Brian

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PostPosted: Fri Jan 12, 2007 7:40 am 
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Location: The Bronx is up; the Battery's down
Brian Warburton wrote:
However, I need to collaborate with a skilled producer who can interpret my ideas graphically in costume & dance.


I doubt if any producer can do that; what a producer can do, however, is to put together a team of choreographer and designers who can do it.

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PostPosted: Fri Jan 12, 2007 8:23 am 
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Many thanks for your comment, Jeffrey. It'seems to me that the top priority is to obtain a funding grant for this type of project. in the UK this would be something like the Arts Council of Great Britain. I have been advised that fees are not cheap and a round figure of something of the order of $200,000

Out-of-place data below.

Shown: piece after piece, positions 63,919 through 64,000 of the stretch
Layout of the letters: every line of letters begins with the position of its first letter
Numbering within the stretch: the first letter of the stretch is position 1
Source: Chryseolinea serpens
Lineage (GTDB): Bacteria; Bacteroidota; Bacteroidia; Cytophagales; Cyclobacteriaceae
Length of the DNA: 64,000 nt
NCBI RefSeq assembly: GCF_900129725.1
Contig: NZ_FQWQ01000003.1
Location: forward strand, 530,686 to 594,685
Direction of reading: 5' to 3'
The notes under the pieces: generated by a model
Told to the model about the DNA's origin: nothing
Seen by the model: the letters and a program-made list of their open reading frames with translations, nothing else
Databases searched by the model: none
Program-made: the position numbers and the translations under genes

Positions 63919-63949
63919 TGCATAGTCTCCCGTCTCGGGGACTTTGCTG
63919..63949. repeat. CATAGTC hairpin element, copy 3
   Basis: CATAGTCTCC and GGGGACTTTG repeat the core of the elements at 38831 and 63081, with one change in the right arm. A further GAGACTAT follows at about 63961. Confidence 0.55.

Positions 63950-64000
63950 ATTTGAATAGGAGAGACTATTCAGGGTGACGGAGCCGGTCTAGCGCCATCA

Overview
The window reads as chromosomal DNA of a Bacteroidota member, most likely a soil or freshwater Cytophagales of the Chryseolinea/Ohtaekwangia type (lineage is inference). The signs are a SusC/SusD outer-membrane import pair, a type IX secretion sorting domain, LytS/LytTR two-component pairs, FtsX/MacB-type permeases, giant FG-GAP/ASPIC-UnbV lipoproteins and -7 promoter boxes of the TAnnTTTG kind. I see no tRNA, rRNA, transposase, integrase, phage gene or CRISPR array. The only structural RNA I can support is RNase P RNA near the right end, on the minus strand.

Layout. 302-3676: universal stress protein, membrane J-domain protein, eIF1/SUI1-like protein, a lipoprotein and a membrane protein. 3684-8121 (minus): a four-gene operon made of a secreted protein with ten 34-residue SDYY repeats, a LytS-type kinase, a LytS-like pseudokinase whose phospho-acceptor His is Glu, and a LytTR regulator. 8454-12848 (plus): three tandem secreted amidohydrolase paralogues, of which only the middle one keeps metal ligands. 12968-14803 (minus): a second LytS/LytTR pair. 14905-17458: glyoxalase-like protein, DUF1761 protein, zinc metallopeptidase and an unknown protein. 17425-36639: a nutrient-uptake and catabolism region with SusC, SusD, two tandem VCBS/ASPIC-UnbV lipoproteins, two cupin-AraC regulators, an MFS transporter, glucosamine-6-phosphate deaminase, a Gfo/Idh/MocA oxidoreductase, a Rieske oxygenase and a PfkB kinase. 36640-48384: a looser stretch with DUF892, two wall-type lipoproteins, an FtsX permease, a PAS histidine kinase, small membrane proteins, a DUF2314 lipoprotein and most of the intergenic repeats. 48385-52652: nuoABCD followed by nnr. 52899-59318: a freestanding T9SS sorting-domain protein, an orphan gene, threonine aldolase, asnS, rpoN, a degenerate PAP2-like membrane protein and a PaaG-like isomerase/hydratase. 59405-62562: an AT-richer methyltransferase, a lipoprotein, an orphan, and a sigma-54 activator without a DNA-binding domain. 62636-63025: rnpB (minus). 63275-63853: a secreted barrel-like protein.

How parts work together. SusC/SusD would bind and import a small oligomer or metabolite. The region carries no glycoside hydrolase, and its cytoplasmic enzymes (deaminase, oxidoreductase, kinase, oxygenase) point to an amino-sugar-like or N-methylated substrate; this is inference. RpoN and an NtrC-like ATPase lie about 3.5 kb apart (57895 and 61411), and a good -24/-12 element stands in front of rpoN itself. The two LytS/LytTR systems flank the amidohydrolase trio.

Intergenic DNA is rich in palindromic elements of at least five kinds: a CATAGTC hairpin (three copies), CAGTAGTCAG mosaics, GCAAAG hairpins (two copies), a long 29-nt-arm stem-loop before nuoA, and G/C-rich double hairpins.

for a choerographer and a few lead dancers would be necessary for one or two demonstration pieces. It would be best to record such initial work on DVD for future refernce.

Brian

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PostPosted: Fri Jan 12, 2007 8:46 am 
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Location: The Bronx is up; the Battery's down
Assuming that the UK grants process is similar to ours (and I can't imagine that it wouldn't be), funders are going to want to see bios of the major collaborators -- certainly the choreographer and conductor (if that's not you), as well as a detailed marketing plan and an idea of the size and breakdown of your target audience.

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PostPosted: Fri Jan 12, 2007 12:16 pm 
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I take on board what you say and will be working on these issues. My next deadline (Friday 19th Jan.) is another score from this work to be submitted to the 2007 Godalming Festival. Performances will be in March 2007at Godalming, Surrey, UK.